Mokihinui Magic

The Mokihinui River on the West Coast is one of New Zealand’s most stunning rivers and home to some of our most threatened wildlife. Yet a proposed hydro-scheme could destroy the Mokihinui River as we know it. Debs Martin visits a river under threat.

The thunderous roar of nearby rapids envelopes me as I watch the early morning sun penetrate the dark green depths of the Mokihinui Gorge, highlighting its smooth granite surface where the mountain appears as if it has been sliced in half and trees stand parallel to the hillside.

I’m at Welcome Creek – site of a proposed 85-metre hydro-electricity dam. This place is indeed welcoming: a curve in the river at the bottom entrance to the gorge, with giant rock outcrops, deep pools, and the constant cascading of water over greywacke boulders. Its future prospects, if the hydro scheme goes ahead, are anything but welcome.

We have come to see the river under the expert guidance of long-time Forest & Bird member, tramper and “Old Blue” recipient Pete Lusk, whose connections with the Mokihinui River date back more than 30 years, to see what Meridian Energy, a New Zealand State-owned enterprise, is planning for this beautiful, free-flowing river.

Nestled under the western shoulder of Kahurangi National Park, the Mokihinui is the West Coast’s third largest river, draining the vast uplands and mountains of the Lyell, Radiant, Glasgow, Allen and Matiri Ranges, falling steeply through granite and limestone gorges, emerging to meander across open flats, before gathering all its waters together and making a determined charge for the coast through a steep earthquake-shattered gorge.

Released from the gorge, it flows briefly through alluvial flats and a small series of limestone outcrops near the small settlements of Seddonville and Mokihinui before finally flowing into the Tasman Sea.

It is a volatile river, reflecting the intense downpours for which the West Coast is notorious. In times of flood, the water frequently turns the Mokihinui Forks confluence into a vast lake as water builds up behind the bottleneck formed by the narrow gorge.

Venturing into the gorge, we see tall podocarps festooned with kiekie, rata making a glorious late summer show, and dense beech forest clothing the hills.

Lower terraces provide a moist, warm haven for rimu, kahikatea, matai and miro. Abundant in the rich alluvial soils of the bottom slopes of the gorge, their rangy heights lifting them above the canopy of beech. Patches of broadleaf forest and a densely packed understorey of small-leaved rata and luxuriant ferns thrive on well-drained river terraces.

Wide-girthed nikau flourish on the frost-free slopes. Poorly drained surfaces provide boggy patches for dense moss mats and regenerating kahikatea and rimu forests. Slips are frequent and mosses, lichens and herbfields quickly take hold in the nooks and crannies among the blocks of granite and greywacke.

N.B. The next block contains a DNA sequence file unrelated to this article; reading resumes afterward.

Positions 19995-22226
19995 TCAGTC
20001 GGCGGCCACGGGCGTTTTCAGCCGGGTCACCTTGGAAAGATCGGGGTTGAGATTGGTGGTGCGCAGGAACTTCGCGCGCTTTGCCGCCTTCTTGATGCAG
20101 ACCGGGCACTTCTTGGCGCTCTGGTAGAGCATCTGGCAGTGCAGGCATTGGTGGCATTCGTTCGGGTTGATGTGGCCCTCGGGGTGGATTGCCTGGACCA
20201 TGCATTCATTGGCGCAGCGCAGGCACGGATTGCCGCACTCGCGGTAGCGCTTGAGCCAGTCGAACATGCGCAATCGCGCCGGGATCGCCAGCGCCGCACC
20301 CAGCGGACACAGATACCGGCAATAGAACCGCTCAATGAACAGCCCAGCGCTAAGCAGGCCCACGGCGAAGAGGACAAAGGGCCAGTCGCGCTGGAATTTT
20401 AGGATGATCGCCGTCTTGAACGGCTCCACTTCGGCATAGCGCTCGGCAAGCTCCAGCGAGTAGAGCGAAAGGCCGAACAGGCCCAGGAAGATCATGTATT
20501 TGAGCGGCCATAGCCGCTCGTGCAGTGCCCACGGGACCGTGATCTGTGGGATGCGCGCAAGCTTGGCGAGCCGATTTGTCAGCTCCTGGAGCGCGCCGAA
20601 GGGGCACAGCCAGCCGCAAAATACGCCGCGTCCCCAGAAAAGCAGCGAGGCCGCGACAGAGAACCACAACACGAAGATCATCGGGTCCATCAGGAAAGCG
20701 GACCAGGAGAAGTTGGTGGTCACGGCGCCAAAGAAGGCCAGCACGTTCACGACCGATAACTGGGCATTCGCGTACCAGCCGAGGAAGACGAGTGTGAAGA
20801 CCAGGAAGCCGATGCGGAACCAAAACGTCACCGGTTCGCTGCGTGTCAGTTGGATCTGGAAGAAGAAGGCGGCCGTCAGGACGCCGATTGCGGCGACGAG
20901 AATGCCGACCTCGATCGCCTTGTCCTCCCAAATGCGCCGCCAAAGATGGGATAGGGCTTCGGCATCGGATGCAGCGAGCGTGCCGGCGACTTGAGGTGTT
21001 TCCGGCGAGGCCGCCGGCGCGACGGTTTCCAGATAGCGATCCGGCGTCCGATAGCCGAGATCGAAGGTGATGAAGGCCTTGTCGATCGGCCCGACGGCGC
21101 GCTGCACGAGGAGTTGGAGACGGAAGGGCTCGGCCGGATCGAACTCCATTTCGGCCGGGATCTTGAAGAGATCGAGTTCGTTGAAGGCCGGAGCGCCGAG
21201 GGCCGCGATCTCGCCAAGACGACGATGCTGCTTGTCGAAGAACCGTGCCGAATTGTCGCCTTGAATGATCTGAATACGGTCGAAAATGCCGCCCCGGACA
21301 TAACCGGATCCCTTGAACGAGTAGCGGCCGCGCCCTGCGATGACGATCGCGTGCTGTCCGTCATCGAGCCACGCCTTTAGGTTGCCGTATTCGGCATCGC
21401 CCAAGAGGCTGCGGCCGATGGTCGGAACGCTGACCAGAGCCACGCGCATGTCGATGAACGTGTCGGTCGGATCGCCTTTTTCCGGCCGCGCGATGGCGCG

The gorge is home to a number of endangered fauna. Eleven bird species, two giant land snail (Powelliphanta) species, and South Island long-tailed bats have all been recorded in this 16km stretch.

Blue duck (whio) is one of the most vulnerable species found here - recent surveys found seven birds on the river. Little is known about this population and how it survives the frequent floods that regularly lift the river flow up to six metres high along the gorge walls - it is suspected the whio may retreat to the many tributaries streaming into the gorge.

Native wildlife also flourishes below the river’s surface: long-finned eel and giant and short-jawed kokopu are abundant here.

Mokihinui means “big raft” – one traditionally made from raupo and used by Maori to cross major waterways, suggesting that this was the mode of transport used by early Maori travelers here.

It is also a gorge steeped in history of early European exploration, with the original pack route to Karamea clings to the steep valley sides before crossing the river and winding its way up a delightfully-named tributary, the Rough and Tumble. Evidence of ancient campsites and the twisted remains of the original bridge can be accessed from today’s Department of Conservation track.

There are sober reminders of the power of the seismic forces at play in this earthquake-prone land as the track passes by two memorial crosses of men who died in massive slips brought down by the 1929 Murchison earthquake.

Forest & Bird already fought to save this magnificent rainforest once – in the 1980s the Society sought to save it from the ravages of logging and have it protected as public conservation land. Now, decades on, it seems the battle to save the Mokihinui is being fought all over again.

The proposed dam would flood more than 330 hectares – drowning the forests, river terraces and the river gorge itself under a 14-kilometre-long lake. The inevitable question has to be asked: what are we doing still damming our wilderness rivers?

Debs Martin is Forest & Bird’s Top of the South Field Officer